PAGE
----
Returning to the process 200, the buyer may approve the invoice received from the supplier using various reconciliation and validation functions that are typically provided in buyer-side components of the EIPP software or similar applications The buyer then transmits its approval to the financial institution server 108, ether directly or through the third party processor terminal 106 (step 206). It is contemplated that the approval of the invoice triggers the generation of a CPC authorization and settlement data file that is transmitted to the financial institution, which file includes standard credit transaction information, the supplier's payment preference, and any other appropriate data. The CPC authorization and settlement data file may be transmitted in an extensible markup language (XML) format and may be encrypted or otherwise securely transmitted to the financial institution server 108.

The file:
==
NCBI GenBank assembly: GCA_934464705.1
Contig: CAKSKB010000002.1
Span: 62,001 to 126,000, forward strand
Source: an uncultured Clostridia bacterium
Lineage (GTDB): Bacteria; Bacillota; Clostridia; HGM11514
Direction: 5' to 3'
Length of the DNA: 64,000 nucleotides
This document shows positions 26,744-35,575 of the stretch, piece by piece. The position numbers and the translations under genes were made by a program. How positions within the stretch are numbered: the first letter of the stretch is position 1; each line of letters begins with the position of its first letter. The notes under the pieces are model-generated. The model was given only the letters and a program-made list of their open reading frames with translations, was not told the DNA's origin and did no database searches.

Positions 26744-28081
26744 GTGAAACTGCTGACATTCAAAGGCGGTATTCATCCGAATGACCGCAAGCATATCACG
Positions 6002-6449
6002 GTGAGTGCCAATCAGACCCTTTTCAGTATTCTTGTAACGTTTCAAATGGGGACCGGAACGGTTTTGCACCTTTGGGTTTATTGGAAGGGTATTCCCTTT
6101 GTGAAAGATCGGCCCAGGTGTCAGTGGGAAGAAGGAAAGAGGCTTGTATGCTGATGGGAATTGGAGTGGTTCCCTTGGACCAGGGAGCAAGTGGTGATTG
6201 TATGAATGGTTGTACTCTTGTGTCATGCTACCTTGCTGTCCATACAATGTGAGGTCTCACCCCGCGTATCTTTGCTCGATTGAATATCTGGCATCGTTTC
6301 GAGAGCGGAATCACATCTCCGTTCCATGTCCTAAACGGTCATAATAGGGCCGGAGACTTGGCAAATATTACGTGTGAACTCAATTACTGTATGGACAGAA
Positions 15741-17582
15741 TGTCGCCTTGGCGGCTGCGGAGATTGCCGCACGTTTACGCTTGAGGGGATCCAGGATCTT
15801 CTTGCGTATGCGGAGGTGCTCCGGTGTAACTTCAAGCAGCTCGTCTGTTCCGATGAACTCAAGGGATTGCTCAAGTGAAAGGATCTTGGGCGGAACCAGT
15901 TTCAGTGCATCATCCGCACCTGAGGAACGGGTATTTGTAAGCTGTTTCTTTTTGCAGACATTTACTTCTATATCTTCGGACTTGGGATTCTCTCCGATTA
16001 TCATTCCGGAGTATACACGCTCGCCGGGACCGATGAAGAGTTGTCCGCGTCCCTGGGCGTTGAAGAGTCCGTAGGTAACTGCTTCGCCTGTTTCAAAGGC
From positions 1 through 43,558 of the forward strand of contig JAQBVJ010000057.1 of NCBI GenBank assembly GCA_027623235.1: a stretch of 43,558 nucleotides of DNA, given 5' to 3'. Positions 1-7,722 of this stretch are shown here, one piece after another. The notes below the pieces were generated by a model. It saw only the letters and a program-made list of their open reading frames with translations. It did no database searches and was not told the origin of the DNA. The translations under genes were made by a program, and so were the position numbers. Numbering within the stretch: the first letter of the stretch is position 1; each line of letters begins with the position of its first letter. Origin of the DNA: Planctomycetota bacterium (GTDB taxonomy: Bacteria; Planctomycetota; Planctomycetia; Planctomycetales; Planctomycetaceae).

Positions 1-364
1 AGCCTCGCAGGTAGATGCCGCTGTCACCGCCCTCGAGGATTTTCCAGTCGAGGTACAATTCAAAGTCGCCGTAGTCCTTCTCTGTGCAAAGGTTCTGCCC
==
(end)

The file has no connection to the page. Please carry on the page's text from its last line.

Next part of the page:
The financial institution, in turn, receives and validates the CPC authorization and settlement data file. The transaction data is extracted and stored in the financial transaction databases maintained by the financial institution server 108. The financial institution then charges the buyer's credit account for the amount due according to the invoice (step 208). The buyer's credit account may be settled with the financial institution at any time by the buyer, in accordance with standard terms of their credit account and independent of the payment terms received from the supplier.